Common Core Implementation in a PLC - Part 2 of 3
Part 2: Leading Common Core Implementation
The role of the principal is key in helping a school move forward with Common Core (CC) implementation. As an elementary school principal now in my third principalship assignment, I recognize principal leadership as an opportunity and a responsibility. Eastwood and Lewis (1992) found that the role of the principal is the most facilitating or impeding factor in helping a school move forward. As a school consultant, I have the opportunity to work with many principals within our district, in our state, and across the country. Although the principal certainly cannot do this important work alone, I see firsthand the power of visionary leadership across a broad spectrum of schools.
Because our district has embraced the PLC at Work process (DuFour, DuFour, & Eaker, 2008), we align our staff development with the three big ideas and the four critical questions of a PLC. Many of the principals in our district have chosen to mirror the type of collaboration we are asking of teachers, so we formed our own principals’ PLC group; we meet monthly to support each other on the PLC journey and to provide direction on our districtwide PLC journey. With an unprecedented 14 new or changed principals in our district this past spring, our principals’ PLC group recognized a need to provide training to principals so that they could confidently lead the work of CC implementation. So in June 2012, we had staff development for all our district principals. I think what was particularly unique about this training was that the itinerary came from our principals’ PLC group and the presentations were all made by teams of principals, one elementary principal paired with a secondary principal—14 principals in all. We taught each other how to lead CC implementation within a PLC framework.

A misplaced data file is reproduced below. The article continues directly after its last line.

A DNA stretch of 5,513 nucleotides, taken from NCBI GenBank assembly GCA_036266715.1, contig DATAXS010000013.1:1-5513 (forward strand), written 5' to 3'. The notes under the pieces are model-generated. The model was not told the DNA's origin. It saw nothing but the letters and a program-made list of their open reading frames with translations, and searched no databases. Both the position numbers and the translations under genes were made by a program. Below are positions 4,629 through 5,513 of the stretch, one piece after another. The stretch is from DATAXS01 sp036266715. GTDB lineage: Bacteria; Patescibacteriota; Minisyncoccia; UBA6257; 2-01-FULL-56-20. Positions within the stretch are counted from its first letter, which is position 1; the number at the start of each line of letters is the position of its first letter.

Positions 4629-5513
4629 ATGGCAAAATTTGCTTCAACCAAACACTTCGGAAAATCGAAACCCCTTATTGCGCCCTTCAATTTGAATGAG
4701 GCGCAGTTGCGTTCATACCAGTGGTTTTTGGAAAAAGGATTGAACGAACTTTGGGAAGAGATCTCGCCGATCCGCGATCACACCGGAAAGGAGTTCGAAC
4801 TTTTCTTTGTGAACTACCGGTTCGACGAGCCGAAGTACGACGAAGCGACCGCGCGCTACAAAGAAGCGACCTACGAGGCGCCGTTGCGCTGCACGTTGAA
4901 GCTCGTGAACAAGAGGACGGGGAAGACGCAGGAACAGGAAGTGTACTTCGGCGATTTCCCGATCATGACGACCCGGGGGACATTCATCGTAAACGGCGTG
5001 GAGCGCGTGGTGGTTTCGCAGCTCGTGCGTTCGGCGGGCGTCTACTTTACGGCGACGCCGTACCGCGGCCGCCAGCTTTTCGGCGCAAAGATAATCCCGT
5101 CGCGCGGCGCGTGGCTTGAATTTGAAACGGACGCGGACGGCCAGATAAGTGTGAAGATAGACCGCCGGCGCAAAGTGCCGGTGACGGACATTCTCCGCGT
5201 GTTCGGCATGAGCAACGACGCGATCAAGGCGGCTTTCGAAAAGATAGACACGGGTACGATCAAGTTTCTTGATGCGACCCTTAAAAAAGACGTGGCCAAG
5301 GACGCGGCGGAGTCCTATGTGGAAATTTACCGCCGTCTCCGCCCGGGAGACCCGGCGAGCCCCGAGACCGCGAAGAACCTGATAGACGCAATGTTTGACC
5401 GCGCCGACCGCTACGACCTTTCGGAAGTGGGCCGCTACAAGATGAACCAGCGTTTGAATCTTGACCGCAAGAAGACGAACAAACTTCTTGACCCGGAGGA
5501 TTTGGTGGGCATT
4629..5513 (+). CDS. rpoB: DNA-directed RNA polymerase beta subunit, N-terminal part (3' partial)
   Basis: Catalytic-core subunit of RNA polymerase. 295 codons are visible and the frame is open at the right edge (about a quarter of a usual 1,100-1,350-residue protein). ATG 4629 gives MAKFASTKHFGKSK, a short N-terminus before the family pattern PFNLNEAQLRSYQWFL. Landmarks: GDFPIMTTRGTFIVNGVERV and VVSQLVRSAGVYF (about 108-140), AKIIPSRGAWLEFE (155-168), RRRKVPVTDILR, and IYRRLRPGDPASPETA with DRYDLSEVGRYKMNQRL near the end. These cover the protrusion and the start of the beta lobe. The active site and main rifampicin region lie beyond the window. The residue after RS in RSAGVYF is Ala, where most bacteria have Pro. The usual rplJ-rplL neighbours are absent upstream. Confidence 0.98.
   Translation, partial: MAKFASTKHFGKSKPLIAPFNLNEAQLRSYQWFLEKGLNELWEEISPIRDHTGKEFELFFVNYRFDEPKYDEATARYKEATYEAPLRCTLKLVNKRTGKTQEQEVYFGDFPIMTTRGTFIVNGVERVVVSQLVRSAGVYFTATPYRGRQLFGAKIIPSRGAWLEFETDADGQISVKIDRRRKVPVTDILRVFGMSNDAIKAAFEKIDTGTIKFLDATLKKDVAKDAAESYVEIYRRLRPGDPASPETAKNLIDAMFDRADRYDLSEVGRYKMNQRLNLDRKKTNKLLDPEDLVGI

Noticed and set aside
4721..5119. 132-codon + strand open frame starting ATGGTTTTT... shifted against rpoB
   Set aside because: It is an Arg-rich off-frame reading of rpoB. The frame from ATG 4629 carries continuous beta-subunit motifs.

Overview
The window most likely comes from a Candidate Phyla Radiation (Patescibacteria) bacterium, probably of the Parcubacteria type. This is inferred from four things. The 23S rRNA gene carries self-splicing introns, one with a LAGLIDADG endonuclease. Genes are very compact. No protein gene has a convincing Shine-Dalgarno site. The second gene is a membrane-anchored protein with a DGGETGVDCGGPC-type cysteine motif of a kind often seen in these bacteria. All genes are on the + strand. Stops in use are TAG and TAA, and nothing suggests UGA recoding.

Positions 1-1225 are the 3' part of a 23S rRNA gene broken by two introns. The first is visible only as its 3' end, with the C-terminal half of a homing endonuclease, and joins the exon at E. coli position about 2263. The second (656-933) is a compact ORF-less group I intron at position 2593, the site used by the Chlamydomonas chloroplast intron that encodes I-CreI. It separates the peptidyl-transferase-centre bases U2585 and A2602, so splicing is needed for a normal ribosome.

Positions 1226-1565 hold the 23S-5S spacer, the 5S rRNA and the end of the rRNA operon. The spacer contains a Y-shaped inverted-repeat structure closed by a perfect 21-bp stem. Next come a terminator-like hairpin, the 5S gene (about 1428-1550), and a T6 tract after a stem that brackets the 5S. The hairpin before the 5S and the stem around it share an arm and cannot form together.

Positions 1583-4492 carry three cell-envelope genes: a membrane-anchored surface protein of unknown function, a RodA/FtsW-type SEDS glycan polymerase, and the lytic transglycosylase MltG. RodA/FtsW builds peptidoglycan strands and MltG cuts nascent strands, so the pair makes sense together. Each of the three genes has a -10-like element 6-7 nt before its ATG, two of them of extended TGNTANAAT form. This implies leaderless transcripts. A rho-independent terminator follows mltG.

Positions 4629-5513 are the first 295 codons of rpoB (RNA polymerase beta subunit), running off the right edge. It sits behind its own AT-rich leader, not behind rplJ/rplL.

As we collaborate as principals to learn new skills to lead CC implementation, we are modeling the type of teamwork we are asking of teachers. Repeatedly we see the importance of framing all our work under the PLC umbrella on both a district and school level.
DuFour, R., DuFour, R., & Eaker R. (2008). Revisiting professional learning communities at Work: New insights for improving schools. Bloomington, IN: Solution Tree Press.
Eastwood, K. W., & Louis, K. S. (1992). Restructuring that lasts: Managing the performance dip. Journal of School Leadership, 2(2), 213–224.